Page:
Starring: Stephen Baldwin, K Callan
Directed By: Dallas Jenkins
Written By: Wes Halula
Running Time: 1 Hour 42 Minutes
Rated PG-13 for Some Mature Thematic Elements
Plot: Five depressed and lonely people find their lives unintentionally impacting one another the night before Christmas.
LANCE’S TAKE: REVELATION
Some time ago, Mary and I had the privilege of interviewing director Dallas Jenkins, and in that interview he said he was really proud of his film, Midnight Clear. Well, after screening it for the first time, I can certainly see why.
Overall, Midnight Clear is a very interesting story with an ending that isn’t wishy washy. Some of the dialogue and acting could’ve been better, but for the most part, it’s believable enough to pull you into what’s happening. There’s a lot of heartfelt interaction in between the main characters as the plot moves along, which makes it even more compelling.
I was actually stunned at how much I enjoyed this movie. I didn’t think I would at first, because the way the characters are introduced feels kind of strange. But, after that initial awkwardness, the characters’ stories really start to take off. In fact, after the movie was over, I wanted to know what was going to happen to them next. Not many Christian films can do that.
The film doesn’t preach to the choir, either. It doesn’t push any agenda on the viewer; it uses the circumstances the characters are in to subtly get its message across. It gives you something to think about, rather than telling you what to think. Again, there aren’t many Christian films that can do that.
The production value is pretty high as well – it’s one of the few faith-based movies I’ve seen to actually be shot on film (that was released after 2000, that is).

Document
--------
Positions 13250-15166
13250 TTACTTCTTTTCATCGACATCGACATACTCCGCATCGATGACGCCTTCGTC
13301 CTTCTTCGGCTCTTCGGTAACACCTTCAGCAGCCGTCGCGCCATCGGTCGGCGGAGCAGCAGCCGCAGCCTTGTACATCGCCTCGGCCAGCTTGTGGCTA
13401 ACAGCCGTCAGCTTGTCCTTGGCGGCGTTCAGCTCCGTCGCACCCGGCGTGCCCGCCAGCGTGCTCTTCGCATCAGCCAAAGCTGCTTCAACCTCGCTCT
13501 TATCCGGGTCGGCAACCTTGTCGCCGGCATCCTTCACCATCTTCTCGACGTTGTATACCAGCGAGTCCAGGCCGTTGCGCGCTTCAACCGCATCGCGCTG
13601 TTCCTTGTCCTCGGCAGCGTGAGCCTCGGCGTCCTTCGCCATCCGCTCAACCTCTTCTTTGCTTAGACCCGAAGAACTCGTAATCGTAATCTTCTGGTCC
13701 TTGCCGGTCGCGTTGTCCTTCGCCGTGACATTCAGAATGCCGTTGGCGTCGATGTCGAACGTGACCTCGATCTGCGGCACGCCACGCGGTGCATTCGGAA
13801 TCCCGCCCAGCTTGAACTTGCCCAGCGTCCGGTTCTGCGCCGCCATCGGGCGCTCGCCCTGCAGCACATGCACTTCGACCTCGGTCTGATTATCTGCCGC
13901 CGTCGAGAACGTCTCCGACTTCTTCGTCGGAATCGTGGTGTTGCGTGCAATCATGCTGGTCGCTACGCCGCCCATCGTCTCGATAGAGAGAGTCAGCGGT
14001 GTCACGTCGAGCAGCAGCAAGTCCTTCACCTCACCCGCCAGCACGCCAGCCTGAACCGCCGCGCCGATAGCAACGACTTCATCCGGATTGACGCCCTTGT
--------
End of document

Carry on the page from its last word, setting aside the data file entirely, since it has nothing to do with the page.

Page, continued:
It’s a real shame Midnight Clear didn’t have much of a following after its release. Come to think of it, I don’t believe I’ve ever seen it in any Christian bookstores. But, that’s the beauty of Netflix.
So, if you’re looking for an entertaining movie that’s well crafted and doesn’t jam religion down your throat, Midnight Clear is worth tracking down. Although it is a Christmas movie, it’s one you could enjoy almost anytime of the year. I give it a strong “Revelation.”
MARY’S TAKE: REVELATION
Usually, when I think of a Christmas movie, I think of an uplifting, joyful film filled with Christmas carols and snow. You won’t find a lot of that in Midnight Clear, but it’s a different kind of Christmas movie. Midnight Clear doesn’t just have a feel good “fa-la-la-la-la” type of story; it has an important message that we all too often forget, especially at Christmas.
I was surprised by how much I liked this film. The acting was really good, yet simple. There’s not an abundance of background music, which I liked. It made the story feel more authentic to me.
There’s also not any heavy-handed preaching to scare away viewers who may not be Christians. I think it’s great when a faith-based film can appeal to everyone. Midnight Clear is that kind of movie. And most importantly, almost everyone will be able to relate to it in one way or another.
It has a strong message of despair, hope, and the often overlooked goodness in each of us. It may just bring tears to your eyes. It’s rare to find a faith-oriented film that actually lets you feel the same emotions as the characters.
I honestly can’t think of anything I didn’t like about this picture. I believe loneliness is a hard subject to film effectively, especially when you’re trying to make a Christmas movie about it. But, the filmmakers did a wonderful job, and the end result is not only worth watching, but worth sharing.
It’s not hard to figure out what rating I’m giving Midnight Clear – I give it a “Revelation.” If you’re looking for a great movie for the Christmas season, be sure to check this one out.
How would you rate this film?